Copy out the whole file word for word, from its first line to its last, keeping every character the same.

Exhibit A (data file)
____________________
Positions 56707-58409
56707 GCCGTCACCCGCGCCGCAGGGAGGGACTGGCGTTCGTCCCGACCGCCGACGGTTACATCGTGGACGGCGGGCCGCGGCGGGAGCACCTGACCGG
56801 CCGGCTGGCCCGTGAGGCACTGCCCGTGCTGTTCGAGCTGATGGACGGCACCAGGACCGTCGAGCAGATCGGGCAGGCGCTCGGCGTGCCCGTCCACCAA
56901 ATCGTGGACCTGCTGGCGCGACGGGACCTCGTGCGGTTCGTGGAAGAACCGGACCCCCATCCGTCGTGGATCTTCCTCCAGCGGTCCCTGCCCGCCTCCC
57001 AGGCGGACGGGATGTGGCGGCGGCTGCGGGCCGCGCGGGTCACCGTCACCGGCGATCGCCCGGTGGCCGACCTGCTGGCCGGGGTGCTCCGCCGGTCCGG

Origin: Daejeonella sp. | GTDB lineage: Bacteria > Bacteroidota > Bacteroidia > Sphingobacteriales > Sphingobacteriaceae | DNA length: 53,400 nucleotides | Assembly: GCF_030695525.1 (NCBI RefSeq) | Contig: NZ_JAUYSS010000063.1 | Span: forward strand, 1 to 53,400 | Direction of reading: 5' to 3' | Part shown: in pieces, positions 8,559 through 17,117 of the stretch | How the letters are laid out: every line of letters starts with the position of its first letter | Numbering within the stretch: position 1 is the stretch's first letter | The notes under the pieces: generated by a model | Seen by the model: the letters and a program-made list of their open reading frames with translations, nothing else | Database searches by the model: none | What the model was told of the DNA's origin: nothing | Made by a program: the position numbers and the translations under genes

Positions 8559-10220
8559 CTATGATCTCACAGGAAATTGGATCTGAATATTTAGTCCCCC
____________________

Positions 56707-58409
56707 GCCGTCACCCGCGCCGCAGGGAGGGACTGGCGTTCGTCCCGACCGCCGACGGTTACATCGTGGACGGCGGGCCGCGGCGGGAGCACCTGACCGG
56801 CCGGCTGGCCCGTGAGGCACTGCCCGTGCTGTTCGAGCTGATGGACGGCACCAGGACCGTCGAGCAGATCGGGCAGGCGCTCGGCGTGCCCGTCCACCAA
56901 ATCGTGGACCTGCTGGCGCGACGGGACCTCGTGCGGTTCGTGGAAGAACCGGACCCCCATCCGTCGTGGATCTTCCTCCAGCGGTCCCTGCCCGCCTCCC
57001 AGGCGGACGGGATGTGGCGGCGGCTGCGGGCCGCGCGGGTCACCGTCACCGGCGATCGCCCGGTGGCCGACCTGCTGGCCGGGGTGCTCCGCCGGTCCGG

Origin: Daejeonella sp. | GTDB lineage: Bacteria > Bacteroidota > Bacteroidia > Sphingobacteriales > Sphingobacteriaceae | DNA length: 53,400 nucleotides | Assembly: GCF_030695525.1 (NCBI RefSeq) | Contig: NZ_JAUYSS010000063.1 | Span: forward strand, 1 to 53,400 | Direction of reading: 5' to 3' | Part shown: in pieces, positions 8,559 through 17,117 of the stretch | How the letters are laid out: every line of letters starts with the position of its first letter | Numbering within the stretch: position 1 is the stretch's first letter | The notes under the pieces: generated by a model | Seen by the model: the letters and a program-made list of their open reading frames with translations, nothing else | Database searches by the model: none | What the model was told of the DNA's origin: nothing | Made by a program: the position numbers and the translations under genes

Positions 8559-10220
8559 CTATGATCTCACAGGAAATTGGATCTGAATATTTAGTCCCCC